Entrepreneurs signaling slowdown in M&A

BVWireIssue #55-2
April 11, 2007

Owners and senior managers of mid-market private companies indicate that 2006 could be the year the M&A bubble burst, according to the just-released 2007 DAK Group/Columbia Business School Study.  For the first time since 2002, responding managers say they expected their company revenues to decline, and the number planning to sell in the coming year dropped to 27% (from a high of 33% in 2005).  “Ironically, this trend shift comes on the heels of the best year in M&A since 2000,” says New York Business Journal, “and it contradicts the general belief by experts and practitioners that signs for continued M&A growth remain positive.”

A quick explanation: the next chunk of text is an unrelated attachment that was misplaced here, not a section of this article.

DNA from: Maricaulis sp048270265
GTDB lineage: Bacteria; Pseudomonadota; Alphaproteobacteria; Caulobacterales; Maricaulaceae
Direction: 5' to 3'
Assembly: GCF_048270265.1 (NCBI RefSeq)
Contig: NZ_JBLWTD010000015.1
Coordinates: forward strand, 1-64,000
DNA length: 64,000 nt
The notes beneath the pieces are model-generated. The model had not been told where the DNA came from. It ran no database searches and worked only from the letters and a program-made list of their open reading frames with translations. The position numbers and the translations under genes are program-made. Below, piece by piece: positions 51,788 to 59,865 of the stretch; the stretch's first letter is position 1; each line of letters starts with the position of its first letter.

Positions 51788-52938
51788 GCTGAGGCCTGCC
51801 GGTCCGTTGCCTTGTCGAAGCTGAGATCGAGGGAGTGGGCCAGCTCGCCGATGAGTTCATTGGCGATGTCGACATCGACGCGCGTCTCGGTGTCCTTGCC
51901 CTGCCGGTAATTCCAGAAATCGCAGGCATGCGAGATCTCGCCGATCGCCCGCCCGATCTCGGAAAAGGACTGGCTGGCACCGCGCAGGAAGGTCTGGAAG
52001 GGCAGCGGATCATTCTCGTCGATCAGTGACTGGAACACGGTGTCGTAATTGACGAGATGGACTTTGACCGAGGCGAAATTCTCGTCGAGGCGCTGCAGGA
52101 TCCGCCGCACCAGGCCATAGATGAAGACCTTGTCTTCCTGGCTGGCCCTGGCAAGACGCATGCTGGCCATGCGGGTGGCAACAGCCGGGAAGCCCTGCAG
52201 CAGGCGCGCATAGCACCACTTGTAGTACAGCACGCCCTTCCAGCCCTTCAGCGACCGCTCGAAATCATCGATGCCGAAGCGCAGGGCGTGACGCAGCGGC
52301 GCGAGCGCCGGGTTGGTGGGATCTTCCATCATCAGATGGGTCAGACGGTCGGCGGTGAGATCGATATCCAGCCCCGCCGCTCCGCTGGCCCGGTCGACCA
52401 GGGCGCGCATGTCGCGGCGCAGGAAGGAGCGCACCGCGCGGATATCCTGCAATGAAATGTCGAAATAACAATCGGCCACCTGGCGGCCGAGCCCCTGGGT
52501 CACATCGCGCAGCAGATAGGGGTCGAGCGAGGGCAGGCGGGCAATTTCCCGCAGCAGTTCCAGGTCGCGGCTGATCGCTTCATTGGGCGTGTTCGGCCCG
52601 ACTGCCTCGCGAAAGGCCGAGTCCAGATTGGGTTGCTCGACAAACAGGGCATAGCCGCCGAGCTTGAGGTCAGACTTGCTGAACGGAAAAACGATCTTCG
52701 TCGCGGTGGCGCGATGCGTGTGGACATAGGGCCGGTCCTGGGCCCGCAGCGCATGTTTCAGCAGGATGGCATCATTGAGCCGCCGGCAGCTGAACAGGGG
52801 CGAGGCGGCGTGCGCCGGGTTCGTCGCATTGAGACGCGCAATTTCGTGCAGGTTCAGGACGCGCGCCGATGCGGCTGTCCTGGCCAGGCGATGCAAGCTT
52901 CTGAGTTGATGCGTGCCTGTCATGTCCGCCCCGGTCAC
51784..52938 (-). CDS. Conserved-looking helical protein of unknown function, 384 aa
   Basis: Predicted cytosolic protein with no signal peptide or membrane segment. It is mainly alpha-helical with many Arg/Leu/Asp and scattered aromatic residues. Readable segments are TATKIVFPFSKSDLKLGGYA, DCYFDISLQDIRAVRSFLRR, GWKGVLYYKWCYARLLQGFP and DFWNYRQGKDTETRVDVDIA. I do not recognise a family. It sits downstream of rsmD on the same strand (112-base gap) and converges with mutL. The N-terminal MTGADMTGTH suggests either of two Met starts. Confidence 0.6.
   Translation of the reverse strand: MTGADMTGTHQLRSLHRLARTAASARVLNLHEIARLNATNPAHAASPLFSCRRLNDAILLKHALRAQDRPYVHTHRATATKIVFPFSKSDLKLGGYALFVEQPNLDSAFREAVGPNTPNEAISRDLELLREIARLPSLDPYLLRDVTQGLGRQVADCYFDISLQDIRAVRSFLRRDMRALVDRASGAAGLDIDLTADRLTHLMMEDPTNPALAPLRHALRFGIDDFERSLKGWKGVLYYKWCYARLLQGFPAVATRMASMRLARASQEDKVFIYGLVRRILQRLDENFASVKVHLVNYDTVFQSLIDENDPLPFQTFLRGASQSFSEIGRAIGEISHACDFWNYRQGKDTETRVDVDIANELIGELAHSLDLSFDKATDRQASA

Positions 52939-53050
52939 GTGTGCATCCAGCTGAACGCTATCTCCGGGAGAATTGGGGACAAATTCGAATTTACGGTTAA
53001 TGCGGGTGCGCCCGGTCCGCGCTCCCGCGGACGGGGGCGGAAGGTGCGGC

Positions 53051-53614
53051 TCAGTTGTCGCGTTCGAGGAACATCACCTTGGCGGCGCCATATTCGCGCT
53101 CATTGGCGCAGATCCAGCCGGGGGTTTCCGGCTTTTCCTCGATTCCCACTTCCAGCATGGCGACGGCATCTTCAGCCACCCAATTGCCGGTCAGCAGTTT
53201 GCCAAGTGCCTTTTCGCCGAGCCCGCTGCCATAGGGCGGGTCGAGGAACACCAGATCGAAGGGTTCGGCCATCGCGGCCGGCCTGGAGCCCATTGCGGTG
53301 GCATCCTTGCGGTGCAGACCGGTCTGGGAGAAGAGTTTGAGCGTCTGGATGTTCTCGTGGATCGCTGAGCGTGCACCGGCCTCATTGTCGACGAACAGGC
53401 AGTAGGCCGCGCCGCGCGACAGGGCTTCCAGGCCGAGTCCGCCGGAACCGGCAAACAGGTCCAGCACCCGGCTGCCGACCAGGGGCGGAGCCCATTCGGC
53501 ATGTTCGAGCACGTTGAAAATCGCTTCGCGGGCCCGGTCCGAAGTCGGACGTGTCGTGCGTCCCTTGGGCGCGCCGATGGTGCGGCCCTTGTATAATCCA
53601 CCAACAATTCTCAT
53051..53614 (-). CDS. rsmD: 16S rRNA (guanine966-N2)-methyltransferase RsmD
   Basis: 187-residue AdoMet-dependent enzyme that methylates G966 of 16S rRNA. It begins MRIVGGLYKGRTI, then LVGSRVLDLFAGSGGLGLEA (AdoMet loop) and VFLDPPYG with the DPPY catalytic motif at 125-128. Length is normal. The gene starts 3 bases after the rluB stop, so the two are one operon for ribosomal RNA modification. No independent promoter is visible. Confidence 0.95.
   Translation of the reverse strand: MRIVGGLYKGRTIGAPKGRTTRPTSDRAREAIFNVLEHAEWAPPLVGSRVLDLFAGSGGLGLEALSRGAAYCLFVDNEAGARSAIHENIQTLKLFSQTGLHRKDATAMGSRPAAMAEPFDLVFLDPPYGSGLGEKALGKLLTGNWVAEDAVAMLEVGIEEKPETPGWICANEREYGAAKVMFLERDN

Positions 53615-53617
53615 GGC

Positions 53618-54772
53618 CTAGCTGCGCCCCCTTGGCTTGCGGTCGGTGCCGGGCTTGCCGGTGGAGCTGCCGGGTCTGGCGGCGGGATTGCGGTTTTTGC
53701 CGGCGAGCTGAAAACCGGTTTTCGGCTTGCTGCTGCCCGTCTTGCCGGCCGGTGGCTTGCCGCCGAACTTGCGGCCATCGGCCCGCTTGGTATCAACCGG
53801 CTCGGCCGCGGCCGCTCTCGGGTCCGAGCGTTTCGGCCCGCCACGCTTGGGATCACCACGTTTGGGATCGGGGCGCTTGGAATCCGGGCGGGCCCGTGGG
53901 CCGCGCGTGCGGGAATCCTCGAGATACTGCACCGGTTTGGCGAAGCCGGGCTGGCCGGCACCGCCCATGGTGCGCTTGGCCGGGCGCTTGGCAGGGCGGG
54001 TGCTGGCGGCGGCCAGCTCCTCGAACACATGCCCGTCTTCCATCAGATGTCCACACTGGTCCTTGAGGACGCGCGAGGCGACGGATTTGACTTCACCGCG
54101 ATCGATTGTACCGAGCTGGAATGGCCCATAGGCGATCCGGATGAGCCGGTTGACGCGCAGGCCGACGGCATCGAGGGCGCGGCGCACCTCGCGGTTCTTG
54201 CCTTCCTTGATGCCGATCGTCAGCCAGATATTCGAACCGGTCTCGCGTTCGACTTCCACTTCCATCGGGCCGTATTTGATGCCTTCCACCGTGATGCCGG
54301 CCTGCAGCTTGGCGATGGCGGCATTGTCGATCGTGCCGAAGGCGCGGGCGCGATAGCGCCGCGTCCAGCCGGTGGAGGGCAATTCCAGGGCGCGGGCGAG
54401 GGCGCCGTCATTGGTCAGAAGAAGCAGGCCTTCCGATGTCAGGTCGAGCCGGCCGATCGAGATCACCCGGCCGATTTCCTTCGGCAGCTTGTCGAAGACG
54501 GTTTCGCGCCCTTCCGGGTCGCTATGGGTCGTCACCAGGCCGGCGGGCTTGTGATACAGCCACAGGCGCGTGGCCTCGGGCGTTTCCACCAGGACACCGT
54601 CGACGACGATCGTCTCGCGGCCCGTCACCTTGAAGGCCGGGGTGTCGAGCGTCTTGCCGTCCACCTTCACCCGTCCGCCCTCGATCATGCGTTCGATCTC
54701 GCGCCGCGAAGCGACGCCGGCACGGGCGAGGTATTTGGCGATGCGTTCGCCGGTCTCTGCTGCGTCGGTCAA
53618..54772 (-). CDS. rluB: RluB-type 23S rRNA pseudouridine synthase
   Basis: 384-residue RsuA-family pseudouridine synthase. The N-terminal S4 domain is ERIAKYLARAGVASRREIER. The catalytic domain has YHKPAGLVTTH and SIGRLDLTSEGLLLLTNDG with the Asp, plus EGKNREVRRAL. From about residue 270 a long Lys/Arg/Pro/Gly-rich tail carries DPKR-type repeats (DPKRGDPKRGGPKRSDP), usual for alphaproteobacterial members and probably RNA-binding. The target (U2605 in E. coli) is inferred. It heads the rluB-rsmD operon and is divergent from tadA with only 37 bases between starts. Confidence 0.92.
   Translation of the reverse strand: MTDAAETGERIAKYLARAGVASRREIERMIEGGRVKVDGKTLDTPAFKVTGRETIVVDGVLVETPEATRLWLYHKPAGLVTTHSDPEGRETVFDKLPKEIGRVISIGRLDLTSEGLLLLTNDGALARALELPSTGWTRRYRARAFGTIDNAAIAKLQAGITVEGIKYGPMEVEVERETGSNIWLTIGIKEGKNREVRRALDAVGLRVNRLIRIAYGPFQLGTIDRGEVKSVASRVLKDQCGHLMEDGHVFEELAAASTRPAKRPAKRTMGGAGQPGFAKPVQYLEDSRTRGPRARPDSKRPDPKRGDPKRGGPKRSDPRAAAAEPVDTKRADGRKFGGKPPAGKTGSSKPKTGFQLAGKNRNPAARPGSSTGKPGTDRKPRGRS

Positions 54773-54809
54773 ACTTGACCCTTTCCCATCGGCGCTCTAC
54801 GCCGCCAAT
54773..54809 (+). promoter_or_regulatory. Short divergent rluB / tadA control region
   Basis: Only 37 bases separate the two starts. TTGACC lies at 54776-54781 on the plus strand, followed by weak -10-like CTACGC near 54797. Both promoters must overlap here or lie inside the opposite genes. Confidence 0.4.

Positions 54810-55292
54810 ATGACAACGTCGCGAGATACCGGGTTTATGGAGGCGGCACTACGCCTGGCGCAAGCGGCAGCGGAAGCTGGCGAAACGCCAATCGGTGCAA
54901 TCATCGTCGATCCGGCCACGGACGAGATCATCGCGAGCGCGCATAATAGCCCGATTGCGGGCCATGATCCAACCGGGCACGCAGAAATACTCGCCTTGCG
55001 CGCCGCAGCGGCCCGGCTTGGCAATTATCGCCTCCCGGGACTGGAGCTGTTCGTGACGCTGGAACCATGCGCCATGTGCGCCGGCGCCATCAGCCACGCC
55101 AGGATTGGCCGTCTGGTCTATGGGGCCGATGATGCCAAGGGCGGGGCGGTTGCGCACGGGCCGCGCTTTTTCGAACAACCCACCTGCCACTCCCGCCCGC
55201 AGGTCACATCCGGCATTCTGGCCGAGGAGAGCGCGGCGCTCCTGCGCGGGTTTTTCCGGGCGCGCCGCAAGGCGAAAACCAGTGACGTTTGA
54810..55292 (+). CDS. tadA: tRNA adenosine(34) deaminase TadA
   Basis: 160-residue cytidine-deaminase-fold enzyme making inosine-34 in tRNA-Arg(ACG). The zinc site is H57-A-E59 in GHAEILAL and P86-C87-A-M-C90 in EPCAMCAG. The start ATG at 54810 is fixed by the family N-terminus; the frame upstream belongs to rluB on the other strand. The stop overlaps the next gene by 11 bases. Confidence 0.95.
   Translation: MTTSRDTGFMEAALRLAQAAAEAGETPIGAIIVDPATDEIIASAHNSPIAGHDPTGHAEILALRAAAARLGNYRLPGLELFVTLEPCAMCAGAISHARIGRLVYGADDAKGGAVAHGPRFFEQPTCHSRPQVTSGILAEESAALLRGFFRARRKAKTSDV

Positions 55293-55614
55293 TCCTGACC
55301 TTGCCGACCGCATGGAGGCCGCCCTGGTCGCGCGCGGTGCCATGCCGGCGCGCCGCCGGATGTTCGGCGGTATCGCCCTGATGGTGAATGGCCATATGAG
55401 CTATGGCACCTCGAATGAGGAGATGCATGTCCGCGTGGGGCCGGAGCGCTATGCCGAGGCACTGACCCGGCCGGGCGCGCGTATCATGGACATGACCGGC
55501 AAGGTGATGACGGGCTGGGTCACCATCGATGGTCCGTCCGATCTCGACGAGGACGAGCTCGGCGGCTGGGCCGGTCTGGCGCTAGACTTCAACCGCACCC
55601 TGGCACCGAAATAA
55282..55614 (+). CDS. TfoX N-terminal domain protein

Other downward indicators: More than half of respondents cited general economic conditions as the primary obstacle to growth, and the number expecting to decrease 2007 capital expenditures more than quadrupled, from 4% in 2006 to 19% now.  Less than three-fourths believe their businesses increased in value in 2006 (compared to 79% in 2005), while only 75% believe that this year will boost their business values (down from 87%).

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